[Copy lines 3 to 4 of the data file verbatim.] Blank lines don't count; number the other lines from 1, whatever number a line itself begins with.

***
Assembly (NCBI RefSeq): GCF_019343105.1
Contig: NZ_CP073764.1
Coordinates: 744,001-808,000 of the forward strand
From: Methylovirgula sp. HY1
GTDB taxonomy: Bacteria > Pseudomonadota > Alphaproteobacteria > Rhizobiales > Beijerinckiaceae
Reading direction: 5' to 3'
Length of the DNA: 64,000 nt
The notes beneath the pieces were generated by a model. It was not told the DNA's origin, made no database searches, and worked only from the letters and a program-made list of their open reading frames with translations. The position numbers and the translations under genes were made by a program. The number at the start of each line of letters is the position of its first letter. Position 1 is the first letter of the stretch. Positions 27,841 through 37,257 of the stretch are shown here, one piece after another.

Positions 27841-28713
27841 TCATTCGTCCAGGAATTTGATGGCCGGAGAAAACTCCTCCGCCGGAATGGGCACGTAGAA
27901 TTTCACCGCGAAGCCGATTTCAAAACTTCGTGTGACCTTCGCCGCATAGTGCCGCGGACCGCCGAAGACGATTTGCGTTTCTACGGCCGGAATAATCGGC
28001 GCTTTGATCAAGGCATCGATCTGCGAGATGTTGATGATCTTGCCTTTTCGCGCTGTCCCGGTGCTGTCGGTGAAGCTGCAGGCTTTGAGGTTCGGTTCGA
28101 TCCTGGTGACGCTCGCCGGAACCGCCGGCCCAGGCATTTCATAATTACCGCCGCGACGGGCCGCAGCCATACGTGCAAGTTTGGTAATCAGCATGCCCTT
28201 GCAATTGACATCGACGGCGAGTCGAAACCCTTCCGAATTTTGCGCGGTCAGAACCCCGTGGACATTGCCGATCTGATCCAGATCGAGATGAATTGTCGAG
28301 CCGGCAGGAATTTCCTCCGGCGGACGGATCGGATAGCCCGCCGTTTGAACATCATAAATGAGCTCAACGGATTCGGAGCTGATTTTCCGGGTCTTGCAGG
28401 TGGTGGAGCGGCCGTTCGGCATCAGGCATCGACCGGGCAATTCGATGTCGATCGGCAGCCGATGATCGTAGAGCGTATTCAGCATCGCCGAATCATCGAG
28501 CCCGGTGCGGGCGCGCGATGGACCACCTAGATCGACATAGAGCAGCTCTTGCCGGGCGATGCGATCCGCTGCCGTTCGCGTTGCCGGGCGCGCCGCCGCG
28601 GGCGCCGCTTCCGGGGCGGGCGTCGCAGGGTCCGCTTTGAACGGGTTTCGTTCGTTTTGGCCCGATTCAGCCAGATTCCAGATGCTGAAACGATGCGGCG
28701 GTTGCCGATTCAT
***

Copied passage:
Coordinates: 744,001-808,000 of the forward strand
From: Methylovirgula sp. HY1